Groundwater has been contaminated at 19 more coal ash sites, an environmental group claims. Unsafe levels of arsenic and other toxic pollutants appear to have found in groundwater and soil at sites near coal ash ponds and landfill sites across nine American states, according to the Environmental Integrity Project (EIP).
Since 2007, the EIP has produced evidence of proven or potential damage to 137 other groundwater sites.
In its latest report, Risky Business, it identifies sites where pollutants including boron, molybdenum, and manganese have been found above recommended health limits for children and adults.
The EIP also claims that in seven sites previously examined that groundwater is more toxic than hazardous waste leachate.
And it says that soil has been contaminated at a site in Indiana where coal ash had been used to fill in a rail bed.
Contaminated groundwater can affect drinking water supplies and move into nearby rivers and lakes, the EIP points out.
The 19 sites under scrutiny are located in Illinois, South Carolina, Iowa, Texas, Florida, Georgia, Kentucky, Nevada and Tennessee.
The report's data has been obtained using the Freedom of Information Act and came from onsite monitoring wells.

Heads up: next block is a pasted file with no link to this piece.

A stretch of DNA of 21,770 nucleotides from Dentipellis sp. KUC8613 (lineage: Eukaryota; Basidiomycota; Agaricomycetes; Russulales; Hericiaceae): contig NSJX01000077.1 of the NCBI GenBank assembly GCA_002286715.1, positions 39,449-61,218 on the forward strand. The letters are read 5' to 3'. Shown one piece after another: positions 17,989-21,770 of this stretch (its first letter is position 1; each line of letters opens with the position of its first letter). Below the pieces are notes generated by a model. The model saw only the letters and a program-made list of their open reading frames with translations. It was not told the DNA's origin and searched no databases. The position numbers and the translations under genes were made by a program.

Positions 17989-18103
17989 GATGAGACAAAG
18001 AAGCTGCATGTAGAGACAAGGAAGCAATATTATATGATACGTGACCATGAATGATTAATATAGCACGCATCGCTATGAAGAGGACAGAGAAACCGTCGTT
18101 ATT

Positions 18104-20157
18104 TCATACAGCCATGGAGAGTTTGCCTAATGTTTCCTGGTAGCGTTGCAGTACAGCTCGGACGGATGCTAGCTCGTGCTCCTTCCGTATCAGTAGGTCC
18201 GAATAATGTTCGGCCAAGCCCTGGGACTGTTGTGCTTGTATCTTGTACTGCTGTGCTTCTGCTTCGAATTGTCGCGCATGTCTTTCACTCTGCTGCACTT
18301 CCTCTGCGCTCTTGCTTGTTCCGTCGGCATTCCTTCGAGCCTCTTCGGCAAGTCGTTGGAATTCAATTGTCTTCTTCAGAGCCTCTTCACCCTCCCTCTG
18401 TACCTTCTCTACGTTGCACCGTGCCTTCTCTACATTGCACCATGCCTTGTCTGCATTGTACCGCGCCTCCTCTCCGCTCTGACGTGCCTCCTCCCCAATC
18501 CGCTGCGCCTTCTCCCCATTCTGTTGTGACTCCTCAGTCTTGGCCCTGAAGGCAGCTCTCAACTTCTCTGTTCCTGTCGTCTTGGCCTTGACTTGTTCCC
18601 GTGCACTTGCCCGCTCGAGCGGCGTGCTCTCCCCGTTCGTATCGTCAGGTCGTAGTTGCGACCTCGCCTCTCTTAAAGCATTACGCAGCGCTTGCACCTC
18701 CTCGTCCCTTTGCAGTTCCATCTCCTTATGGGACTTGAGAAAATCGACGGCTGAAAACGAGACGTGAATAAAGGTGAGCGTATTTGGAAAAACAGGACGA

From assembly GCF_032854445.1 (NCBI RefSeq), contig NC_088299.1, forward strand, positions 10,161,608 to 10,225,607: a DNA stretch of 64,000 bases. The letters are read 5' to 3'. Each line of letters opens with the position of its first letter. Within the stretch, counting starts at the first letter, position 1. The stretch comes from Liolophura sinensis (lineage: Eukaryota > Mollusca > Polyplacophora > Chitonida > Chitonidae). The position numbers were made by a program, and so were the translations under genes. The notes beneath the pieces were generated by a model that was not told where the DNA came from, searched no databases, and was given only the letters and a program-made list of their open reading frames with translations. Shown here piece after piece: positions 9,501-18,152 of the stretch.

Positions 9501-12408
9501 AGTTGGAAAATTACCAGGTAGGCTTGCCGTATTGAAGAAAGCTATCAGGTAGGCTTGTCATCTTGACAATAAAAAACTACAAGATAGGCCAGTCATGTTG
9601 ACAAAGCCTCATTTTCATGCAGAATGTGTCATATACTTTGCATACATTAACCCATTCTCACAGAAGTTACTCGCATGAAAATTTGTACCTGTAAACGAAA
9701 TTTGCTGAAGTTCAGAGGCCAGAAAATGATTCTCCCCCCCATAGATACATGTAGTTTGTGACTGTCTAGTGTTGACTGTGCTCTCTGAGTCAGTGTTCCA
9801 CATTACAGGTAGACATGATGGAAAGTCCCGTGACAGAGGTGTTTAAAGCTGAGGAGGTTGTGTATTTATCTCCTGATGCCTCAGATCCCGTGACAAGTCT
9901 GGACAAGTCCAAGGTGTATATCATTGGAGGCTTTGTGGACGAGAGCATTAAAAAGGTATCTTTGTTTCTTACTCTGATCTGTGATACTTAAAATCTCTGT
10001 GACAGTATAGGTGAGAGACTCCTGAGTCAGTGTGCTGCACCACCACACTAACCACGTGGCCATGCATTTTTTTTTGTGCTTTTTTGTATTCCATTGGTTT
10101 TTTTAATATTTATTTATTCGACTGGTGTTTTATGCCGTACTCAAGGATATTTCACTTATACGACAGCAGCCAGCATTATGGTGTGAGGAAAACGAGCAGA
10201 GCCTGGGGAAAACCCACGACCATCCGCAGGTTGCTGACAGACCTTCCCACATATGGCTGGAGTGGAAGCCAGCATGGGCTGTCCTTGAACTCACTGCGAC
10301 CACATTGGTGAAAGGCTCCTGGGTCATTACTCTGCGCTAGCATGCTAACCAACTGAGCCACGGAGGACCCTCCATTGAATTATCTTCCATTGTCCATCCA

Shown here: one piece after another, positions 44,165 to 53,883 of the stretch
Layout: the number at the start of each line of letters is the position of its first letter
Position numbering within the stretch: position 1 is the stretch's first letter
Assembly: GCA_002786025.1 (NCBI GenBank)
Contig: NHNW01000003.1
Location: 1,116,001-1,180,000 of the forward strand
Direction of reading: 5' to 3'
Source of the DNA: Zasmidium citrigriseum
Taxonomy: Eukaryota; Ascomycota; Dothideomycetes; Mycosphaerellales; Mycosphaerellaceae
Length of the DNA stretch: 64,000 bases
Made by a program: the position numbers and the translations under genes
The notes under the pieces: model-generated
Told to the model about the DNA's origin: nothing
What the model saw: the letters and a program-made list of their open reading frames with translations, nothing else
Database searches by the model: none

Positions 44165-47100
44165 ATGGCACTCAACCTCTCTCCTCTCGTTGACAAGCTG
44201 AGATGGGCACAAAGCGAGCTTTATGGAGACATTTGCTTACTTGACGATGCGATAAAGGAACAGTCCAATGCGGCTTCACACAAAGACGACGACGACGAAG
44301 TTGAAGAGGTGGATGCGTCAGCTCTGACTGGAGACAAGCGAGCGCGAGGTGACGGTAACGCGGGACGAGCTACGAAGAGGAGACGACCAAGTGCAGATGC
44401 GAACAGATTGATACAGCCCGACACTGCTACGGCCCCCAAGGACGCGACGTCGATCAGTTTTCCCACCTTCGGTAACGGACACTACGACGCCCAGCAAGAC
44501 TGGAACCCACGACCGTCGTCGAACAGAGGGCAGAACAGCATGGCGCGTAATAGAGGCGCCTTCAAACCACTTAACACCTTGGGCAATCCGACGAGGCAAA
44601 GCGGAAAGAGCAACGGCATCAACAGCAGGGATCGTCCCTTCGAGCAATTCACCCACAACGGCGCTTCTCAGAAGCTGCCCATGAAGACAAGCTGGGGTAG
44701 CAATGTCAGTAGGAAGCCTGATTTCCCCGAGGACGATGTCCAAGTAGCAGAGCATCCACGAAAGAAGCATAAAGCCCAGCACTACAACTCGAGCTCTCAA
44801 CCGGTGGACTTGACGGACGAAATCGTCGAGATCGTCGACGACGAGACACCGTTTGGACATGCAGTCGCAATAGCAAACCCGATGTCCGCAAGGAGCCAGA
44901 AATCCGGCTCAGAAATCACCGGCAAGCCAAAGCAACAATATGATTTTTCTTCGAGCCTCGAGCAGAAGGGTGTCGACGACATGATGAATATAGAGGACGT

Among the findings are:
· Arsenic has been measured above the Maximum Contaminant Level (MCL) of of 10 parts per billion (ppb) at 14 sites, with groundwater concentrations more than 10 times over that threshold at Winyah Station, South Carolina, Meredosia Station, Illinois, Parish Station, Texas, and the North Valmy Station, Nevada
·Lead levels of up 209 parts per billion were recoded at the McMeekin site in South Carolina, almost 14-times the MCL for lead. The Joppa and Powerton stations in Illinois and the Coleto Creek site in Texas also had lead concentrations well above the 15 ppb MCL
· MCLs for antimony, barium cadmium, chromium, and selenium were exceeded at one or more locations
· Monitoring wells at seven Illinois sites showed contamination above the MCL for arsenic or other pollutants
· All sites showed pollutants like boron, molybdenum or sulphates in unsafe concentrations greater than those in guidelines set to protect children and adults
· Groundwater levels at least five sites exceeded Health Advisories for three or more contaminants, including Prairie Creek, Iowa, the Joppa and Waukegan plants in Illinois, the Paradise Fossil Plant in Kentucky and the W.A. Parish plant in Texas
· Monitoring wells at the Parish plant measured molybdenum levels as high as 856 ppb, more than 20-times the Environmental Protection Agency (EPA) Lifetime Health Advisory of 40 ppb
· Two sites - the Prairie Creek Station in Iowa and the Meredosia plant in Illinois - showed boron levels over 30 parts per million, 10-times the Health Advisory level for drinking water consumed by children within 24-hours
· At a site where coal combustion wastes were used in rail bed construction, arsenic and lead in soil are well above state and EPA screening levels for cleanup of sites with contaminated soils
Concentrations of chromium in the groundwater at ash sites are of particular concern, as some forms can cause cancer, the EIP says. The main author of the report was environemental consultant, J. Russell Boulding. The project director was Jeff Stant, director of EIP's Coal Combustion Waste Initiative.